Research ArticleMATERIALS SCIENCE

Biomimetic enzyme cascade reaction system in microfluidic electrospray microcapsules

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Science Advances  15 Jun 2018:
Vol. 4, no. 6, eaat2816
DOI: 10.1126/sciadv.aat2816

Abstract

Mimicking subcellular compartments containing enzymes in organisms is considered a promising approach to substitute for missing or lost cellular functions. Inspired by the multicompartment structures of cellular architectures, we present a novel multienzyme system based on hollow hydrogel microcapsules with flexible enzymatic inverse opal particles. Benefiting from the precise operation capability of the microfluidic electrospray and the remarkable structural color marks in the inverse opal particles, we developed a multienzyme system with controllable number, type, and spatial arrangement of the encapsulated enzymes. The hydrogel shells also could improve enzyme stability against proteolysis in the system. The multienzyme system containing alcohol oxidase and catalase could act as a cascade biocatalyst and reduce alcohol levels in media, providing an alternative antidote and prophylactic for alcohol intoxication. These features indicated that our strategy provides an ideal enzyme cascade reaction system for complex biocatalysis and biomimetic functions of some organelles or organs.

INTRODUCTION

Enzymes are powerful biocatalysts mediating all the biological processes for living organisms. In these processes, many kinds of enzymes play their roles simultaneously. A key step in eukaryote evolution was the development of multicompartment subcellular organelles and a capacity for positional assembly, a system that minimizes the diffusion of intermediates among the enzymes and enhances the overall efficiency and specificity of bioreactions. Multiple enzymes in these unique internal structures provide eukaryotic cells with the ability for spatiotemporal control over multistep metabolic reactions. Inspired by the multienzyme architecture in eukaryotic cells, considerable attention and effort has been devoted to creating engineered enzyme cascade reaction systems with synergic and complementary functions based on liposomes or polymersomes (1, 2), polymer-based capsules (3, 4), and Pickering emulsions (57). These systems have important applications in enzyme replacement therapy (8, 9), biological detoxification (10), chemical synthesis (1114), and sensors (15, 16). However, because of the relatively simple structure of these enzyme microcarriers, it has been difficult to control the number, type, and spatial arrangement of enzymes in these systems, a limitation that also causes difficulty in quantification control of the cascade reaction and decreases the efficiency of the biological catalysts. In addition, most of the recent enzyme microcarrier systems also suffer from inadequate translational capability and insufficient enzyme stability against proteolysis (17). Thus, the construction of robust microcarriers as sustainable multienzyme systems with spatiotemporally controlled functions is still anticipated.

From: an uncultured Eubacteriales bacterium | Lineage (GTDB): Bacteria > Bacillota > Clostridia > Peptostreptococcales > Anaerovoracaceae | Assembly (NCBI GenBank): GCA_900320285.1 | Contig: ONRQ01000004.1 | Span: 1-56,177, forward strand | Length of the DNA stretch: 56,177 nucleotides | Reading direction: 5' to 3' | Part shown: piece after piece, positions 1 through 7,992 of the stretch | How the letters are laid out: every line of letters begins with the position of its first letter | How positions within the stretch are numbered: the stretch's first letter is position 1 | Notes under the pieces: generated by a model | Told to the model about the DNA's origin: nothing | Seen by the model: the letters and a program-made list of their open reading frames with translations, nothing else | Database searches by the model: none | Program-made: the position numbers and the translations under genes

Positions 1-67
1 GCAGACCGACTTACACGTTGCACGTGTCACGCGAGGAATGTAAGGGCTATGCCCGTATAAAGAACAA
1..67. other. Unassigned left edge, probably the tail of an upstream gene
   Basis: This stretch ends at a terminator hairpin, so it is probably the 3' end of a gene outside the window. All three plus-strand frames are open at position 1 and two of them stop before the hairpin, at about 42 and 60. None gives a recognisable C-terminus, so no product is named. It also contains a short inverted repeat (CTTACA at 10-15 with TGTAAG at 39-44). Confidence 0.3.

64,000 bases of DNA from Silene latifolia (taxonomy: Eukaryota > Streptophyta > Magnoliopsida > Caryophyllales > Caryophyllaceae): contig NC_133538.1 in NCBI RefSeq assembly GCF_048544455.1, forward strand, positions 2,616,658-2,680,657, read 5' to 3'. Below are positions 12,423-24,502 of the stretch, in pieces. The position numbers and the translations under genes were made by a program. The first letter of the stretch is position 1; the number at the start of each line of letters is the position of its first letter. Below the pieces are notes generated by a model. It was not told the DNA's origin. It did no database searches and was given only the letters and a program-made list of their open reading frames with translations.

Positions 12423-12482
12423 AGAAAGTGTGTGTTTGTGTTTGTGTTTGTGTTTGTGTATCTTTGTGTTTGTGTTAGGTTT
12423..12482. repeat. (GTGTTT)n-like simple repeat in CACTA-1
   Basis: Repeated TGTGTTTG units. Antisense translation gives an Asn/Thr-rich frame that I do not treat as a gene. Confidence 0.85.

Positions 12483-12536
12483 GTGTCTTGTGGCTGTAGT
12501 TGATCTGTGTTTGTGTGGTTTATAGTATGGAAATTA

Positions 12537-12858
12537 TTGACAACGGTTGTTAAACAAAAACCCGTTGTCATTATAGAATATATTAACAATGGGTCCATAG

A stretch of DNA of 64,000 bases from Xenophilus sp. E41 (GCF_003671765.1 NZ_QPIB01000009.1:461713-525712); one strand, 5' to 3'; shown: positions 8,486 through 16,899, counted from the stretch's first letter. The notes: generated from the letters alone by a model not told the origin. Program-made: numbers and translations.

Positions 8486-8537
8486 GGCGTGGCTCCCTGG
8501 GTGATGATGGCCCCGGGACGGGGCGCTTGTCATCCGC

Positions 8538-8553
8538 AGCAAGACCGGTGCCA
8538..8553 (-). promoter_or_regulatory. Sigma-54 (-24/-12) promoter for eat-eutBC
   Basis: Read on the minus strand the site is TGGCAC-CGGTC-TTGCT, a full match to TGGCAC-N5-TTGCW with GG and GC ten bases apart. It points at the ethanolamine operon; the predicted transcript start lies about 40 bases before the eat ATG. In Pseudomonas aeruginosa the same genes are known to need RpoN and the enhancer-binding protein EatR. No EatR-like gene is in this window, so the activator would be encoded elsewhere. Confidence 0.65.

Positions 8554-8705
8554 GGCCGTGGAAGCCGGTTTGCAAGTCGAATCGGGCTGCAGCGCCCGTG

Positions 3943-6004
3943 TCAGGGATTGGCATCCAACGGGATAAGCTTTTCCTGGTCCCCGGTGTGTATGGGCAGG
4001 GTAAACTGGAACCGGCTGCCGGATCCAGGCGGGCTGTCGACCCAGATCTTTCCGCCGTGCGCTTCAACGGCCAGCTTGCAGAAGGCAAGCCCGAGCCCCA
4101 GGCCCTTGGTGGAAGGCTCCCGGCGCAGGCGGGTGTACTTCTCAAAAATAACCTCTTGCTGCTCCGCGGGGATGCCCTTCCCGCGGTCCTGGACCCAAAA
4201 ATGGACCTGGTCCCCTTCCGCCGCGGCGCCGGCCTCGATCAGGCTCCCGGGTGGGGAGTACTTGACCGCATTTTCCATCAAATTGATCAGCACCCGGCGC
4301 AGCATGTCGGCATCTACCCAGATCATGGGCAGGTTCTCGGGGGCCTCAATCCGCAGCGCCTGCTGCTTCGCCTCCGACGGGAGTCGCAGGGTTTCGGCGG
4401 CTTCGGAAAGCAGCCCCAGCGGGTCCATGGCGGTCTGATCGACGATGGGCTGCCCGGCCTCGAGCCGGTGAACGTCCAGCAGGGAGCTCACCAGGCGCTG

Here, inspired by the multicompartment structures of eukaryotic cellular architecture, we present a novel multienzyme system with the desired features based on microfluidic electrospray hollow hydrogel microcapsules with flexible and mobile enzymatic inverse opal particle encapsulation. Microfluidics is an advanced technology for executing precise operations on small quantities of fluids within integrated flow channels, which is valuable for synthesizing functional microparticles or microcapsules with tunable sizes, morphologies, and compartments for different applications (1822). Inverse opals (2326) are a kind of structural material (2732) with three-dimensionally (3D) ordered macroporous structure, which could provide huge specific surface areas for enzyme immobilization and interconnected channels for the access of the substrates (33). Thus, it is conceivable that the combination of microfluidic-synthesized multicompartment microcapsules and the enzymatic inverse opal particles would form an unprecedented biocatalyst system with specific functions of the enzyme cascade reaction, as shown in Fig. 1A. Because of the precise operation capability of the microfluidic electrospray technique (3439) and the remarkable structural color marks in the enzymatic inverse opal particles, the number, type, and spatial arrangement of the encapsulated enzymes in each biocatalyst system can be controlled effectively to improve the efficiency of the cascade reaction. In addition, with the protection of the hydrogel shells, the translational capability and enzyme stability against proteolysis could also be promoted (40). We demonstrate that the multienzyme microcapsule system containing alcohol oxidase (AOx) and catalase (Cat) could act as a cascade biocatalyst and reduce alcohol levels in media, providing an alternative antidote and prophylactic for alcohol intoxication.

Fig. 1 Schematics of the preparation of the bioinspired microcapsules.

(A) Schematic of the enzyme cascade reaction in a cell. (B) Schematic of the enzyme cascade reaction in the microcapsule encapsulated with enzyme-immobilized inverse opal particles. (C) Schematic of the microcapsule generation process with the microfluidic electrospray.

RESULTS

In a typical experiment, inverse opal particles with different structural colors were used to immobilize different kinds of enzymes, as shown in Fig. 1B. To generate inverse opal particles, we immersed the silica colloidal crystal bead templates with high monodispersity in a precursor solution that is composed of N,N′-methylenebis(acrylamide) (Bis) and acrylamide (AAm). The precursor would fill the voids among the silica nanoparticles of the beads. After ultraviolet (UV) light irradiation, the precursor in and out of the beads was polymerized into the hydrogel. Then, the silica colloidal crystal beads, with the hydrogel in their voids, could be collected by swelling and tearing the bulk hydrogel. After removing the template silica nanoparticles by hydrofluoric acid (HF), we prepared the inverse opal hydrogel particles. To immobilize enzymes, the hydrogel particles were hydrolyzed with sodium hydroxide and activated with N-(3-(dimethylamino)propyl)-N′-ethylcarbodiimide hydrochloride crystalline (EDC) and N-hydroxysuccinimide (NHS), which were then mixed with an enzyme solution overnight (41). Finally, after gentle rinsing with buffer solutions, the enzyme-immobilized particles were obtained (fig. S1).